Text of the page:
When the school year at Lake Myra Elementary ends on June 30, Aimee Pattison will have more reason than normal to feel a sense of accomplishment.
That date will mark the end of a school year for which Pattison earned the title of Wake County Public Schools Teacher Assistant of the Year.
Pattison was nominated by her peers and interviewed at the county level as one of five finalists before being announced as the recipient of the award during a banquet in Cary last month.
“When we went to the banquet, we all had a feeling she would win because we all just know she’s that great,” said Lake Myra Principal Tina Zarzecki. “She’s someone special. She’s just one of those educators that’s a natural. She could be a role model for teachers, as well.”
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The award winner wasn’t made public until Pattison and the four other finalists were brought onto the stage and bios of each were presented.
“Any one of us could have won it, from hearing the biographies,” Pattison said. “I was really honored but definitely shocked. There were a lot of people in the room and it was overwhelming. It was definitely an amazing night.”
Originally from Rhode Island, Pattison is wrapping up her fourth year at the Wendell school.
Her duties include literacy sessions with kindergarten and first-grade students, and guidance specials with first- and second-graders. But she plays more roles than her title of kindergarten and first-grade teacher assistant suggests.
Zarzecki says Pattison is popular with the kids – that she’s the one they gravitate to when they want to share their successes, or when they are having a bad day and could use some support.
“She is so willing to go above and beyond what is required of her to do what is best for the kids,” Zarzecki said. “She’s not only concerned about their academic growth but their social and emotional growth as well, which is pretty special.”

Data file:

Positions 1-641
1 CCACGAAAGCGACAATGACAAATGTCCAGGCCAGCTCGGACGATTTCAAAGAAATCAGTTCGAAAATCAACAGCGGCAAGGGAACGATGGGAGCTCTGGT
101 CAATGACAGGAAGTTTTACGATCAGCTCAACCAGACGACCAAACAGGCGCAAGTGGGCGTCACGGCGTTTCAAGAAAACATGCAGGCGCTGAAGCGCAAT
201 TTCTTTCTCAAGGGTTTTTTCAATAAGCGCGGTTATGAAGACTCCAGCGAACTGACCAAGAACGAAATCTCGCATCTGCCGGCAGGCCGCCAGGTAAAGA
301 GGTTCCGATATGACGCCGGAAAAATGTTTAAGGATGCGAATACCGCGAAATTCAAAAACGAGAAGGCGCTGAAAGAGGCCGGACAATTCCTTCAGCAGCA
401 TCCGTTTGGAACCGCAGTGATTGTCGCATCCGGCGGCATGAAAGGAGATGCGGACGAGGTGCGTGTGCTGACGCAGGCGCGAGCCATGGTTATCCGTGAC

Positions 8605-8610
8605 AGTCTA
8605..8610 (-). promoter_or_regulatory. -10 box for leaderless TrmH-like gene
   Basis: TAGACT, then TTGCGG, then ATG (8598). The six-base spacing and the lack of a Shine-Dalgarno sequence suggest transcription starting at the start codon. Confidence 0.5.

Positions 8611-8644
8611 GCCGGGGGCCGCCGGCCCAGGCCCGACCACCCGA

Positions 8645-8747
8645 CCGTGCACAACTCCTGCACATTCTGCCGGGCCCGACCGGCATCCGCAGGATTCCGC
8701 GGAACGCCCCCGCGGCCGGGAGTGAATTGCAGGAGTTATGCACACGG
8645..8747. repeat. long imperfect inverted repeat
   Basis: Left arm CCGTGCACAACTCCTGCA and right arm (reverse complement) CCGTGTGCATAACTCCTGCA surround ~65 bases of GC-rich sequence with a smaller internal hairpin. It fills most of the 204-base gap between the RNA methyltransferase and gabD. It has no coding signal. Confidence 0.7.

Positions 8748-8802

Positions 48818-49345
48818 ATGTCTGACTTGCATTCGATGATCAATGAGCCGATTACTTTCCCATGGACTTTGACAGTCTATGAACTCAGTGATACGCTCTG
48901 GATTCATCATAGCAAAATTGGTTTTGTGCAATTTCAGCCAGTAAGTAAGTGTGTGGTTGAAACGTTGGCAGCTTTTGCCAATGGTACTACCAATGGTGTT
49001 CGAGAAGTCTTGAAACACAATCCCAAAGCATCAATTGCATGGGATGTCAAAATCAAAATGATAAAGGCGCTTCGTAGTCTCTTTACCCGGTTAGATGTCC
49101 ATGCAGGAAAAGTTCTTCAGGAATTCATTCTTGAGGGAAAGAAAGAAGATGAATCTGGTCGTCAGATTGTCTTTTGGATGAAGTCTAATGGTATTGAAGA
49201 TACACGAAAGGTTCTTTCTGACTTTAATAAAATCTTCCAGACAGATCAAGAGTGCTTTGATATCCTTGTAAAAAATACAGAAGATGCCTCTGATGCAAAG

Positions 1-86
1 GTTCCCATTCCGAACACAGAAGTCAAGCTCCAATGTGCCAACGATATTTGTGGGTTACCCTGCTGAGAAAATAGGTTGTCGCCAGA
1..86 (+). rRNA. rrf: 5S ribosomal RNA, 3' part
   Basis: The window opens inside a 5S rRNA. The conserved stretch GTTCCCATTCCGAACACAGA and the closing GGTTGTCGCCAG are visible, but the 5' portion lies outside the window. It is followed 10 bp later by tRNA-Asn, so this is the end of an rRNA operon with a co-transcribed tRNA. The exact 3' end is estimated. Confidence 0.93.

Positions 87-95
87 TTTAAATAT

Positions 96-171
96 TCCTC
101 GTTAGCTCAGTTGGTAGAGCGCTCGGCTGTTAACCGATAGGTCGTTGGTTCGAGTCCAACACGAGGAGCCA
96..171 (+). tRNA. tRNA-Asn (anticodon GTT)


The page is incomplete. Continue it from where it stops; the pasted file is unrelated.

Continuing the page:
Pattison thinks her effort to connect with the students helped earn her the recognition.
A street hockey club she runs has allowed her to talk to students on a more personal level and introduce them to new things. The same applies to knitting sessions she got boys and girls involved in during the before-school care program she runs.
“One of the things that meant a lot that I just know was taken into consideration (for the award) was that a fifth-grader (wrote) a recommendation letter about how I run the street hockey club and how it’s cool I can talk to the kids on non-academic levels,” Pattison said. “It meant a lot that he recognized that; it meant I was doing my job that the kids understood they can try new things.”
When she’s not at Lake Myra, Pattison is likely trying to find a way to do something active outdoors. She’s into running, biking, swimming and hiking. She has a 5K with her daughter coming up soon and a 10K with her son planned for the fall.
Pattison lives in Knightdale with her husband, Brian, a third-grade teacher at Lake Myra. They have two children; Brendan, 12, and Avelin, 9.
She is currently working on her teaching certification at William Peace University, and said she has about two years left in the process. Zarzecki hopes to have an opening for Pattison at Lake Myra when that time comes.